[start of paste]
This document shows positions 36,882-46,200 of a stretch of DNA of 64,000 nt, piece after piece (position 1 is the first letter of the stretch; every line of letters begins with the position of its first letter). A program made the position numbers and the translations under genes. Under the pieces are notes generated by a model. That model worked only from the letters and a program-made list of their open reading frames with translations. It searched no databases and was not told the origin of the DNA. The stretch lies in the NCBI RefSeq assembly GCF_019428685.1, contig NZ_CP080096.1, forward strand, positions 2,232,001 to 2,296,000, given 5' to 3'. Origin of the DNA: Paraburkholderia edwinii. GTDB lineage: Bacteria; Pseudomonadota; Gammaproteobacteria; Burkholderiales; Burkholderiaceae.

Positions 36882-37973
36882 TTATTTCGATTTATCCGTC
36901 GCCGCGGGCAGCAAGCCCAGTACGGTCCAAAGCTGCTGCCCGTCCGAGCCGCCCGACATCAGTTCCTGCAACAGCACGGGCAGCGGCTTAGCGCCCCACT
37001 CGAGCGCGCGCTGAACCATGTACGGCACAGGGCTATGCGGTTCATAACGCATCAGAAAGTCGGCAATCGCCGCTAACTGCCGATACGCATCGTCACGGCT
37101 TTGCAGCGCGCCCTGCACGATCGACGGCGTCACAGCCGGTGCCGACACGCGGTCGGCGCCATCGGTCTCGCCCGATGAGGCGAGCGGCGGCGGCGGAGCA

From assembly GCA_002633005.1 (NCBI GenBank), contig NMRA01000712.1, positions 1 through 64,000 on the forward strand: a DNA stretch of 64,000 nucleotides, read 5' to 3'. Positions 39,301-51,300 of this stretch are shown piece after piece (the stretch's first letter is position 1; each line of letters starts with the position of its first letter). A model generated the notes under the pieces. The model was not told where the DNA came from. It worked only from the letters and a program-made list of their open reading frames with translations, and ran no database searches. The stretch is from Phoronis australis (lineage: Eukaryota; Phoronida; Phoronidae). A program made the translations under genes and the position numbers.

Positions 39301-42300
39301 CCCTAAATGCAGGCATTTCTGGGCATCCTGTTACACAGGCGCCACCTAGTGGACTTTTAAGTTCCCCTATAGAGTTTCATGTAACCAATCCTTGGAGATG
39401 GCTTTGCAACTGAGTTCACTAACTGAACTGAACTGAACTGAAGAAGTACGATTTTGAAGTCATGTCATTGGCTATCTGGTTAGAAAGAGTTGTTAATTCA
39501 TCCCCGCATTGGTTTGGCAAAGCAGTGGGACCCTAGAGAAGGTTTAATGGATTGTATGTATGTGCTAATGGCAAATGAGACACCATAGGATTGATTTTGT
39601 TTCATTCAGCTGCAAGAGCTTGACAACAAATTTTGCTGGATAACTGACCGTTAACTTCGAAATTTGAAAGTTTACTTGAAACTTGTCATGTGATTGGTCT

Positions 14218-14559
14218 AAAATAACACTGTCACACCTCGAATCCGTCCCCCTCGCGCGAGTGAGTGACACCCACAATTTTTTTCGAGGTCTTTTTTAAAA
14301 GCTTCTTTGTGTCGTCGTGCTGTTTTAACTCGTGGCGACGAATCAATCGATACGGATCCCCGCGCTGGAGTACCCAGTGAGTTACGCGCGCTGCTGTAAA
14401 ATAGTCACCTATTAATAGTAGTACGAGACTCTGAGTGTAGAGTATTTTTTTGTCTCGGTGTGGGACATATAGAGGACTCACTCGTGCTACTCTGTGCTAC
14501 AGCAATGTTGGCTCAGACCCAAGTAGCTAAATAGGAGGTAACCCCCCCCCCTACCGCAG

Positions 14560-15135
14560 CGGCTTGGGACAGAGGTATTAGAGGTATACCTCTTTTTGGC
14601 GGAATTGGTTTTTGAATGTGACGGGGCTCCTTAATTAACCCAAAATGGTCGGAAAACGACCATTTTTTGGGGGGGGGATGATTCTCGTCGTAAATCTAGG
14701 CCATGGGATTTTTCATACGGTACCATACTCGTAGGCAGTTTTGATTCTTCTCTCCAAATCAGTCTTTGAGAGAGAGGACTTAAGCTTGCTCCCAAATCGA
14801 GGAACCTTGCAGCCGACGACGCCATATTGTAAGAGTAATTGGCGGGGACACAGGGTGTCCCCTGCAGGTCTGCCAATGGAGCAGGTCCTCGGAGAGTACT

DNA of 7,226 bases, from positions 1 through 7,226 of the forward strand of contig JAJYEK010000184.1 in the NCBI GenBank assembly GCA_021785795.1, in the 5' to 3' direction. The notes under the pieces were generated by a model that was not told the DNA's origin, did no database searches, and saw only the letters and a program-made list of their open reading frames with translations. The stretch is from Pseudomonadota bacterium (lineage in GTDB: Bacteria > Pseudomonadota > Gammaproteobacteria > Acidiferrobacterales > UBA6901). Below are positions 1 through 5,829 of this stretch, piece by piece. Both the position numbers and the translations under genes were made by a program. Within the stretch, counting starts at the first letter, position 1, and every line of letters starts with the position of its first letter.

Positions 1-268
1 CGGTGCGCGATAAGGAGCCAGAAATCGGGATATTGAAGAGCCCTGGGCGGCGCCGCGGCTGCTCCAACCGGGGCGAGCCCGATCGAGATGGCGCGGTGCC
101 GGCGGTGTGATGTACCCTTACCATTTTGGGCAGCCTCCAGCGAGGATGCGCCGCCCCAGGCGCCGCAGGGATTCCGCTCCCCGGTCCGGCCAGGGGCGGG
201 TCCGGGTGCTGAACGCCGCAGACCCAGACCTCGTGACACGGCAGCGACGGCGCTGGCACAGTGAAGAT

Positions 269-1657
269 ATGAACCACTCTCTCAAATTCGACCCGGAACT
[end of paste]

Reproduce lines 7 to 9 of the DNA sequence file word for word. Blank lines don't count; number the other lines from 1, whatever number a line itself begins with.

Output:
From assembly GCA_002633005.1 (NCBI GenBank), contig NMRA01000712.1, positions 1 through 64,000 on the forward strand: a DNA stretch of 64,000 nucleotides, read 5' to 3'. Positions 39,301-51,300 of this stretch are shown piece after piece (the stretch's first letter is position 1; each line of letters starts with the position of its first letter). A model generated the notes under the pieces. The model was not told where the DNA came from. It worked only from the letters and a program-made list of their open reading frames with translations, and ran no database searches. The stretch is from Phoronis australis (lineage: Eukaryota; Phoronida; Phoronidae). A program made the translations under genes and the position numbers.

Positions 39301-42300
39301 CCCTAAATGCAGGCATTTCTGGGCATCCTGTTACACAGGCGCCACCTAGTGGACTTTTAAGTTCCCCTATAGAGTTTCATGTAACCAATCCTTGGAGATG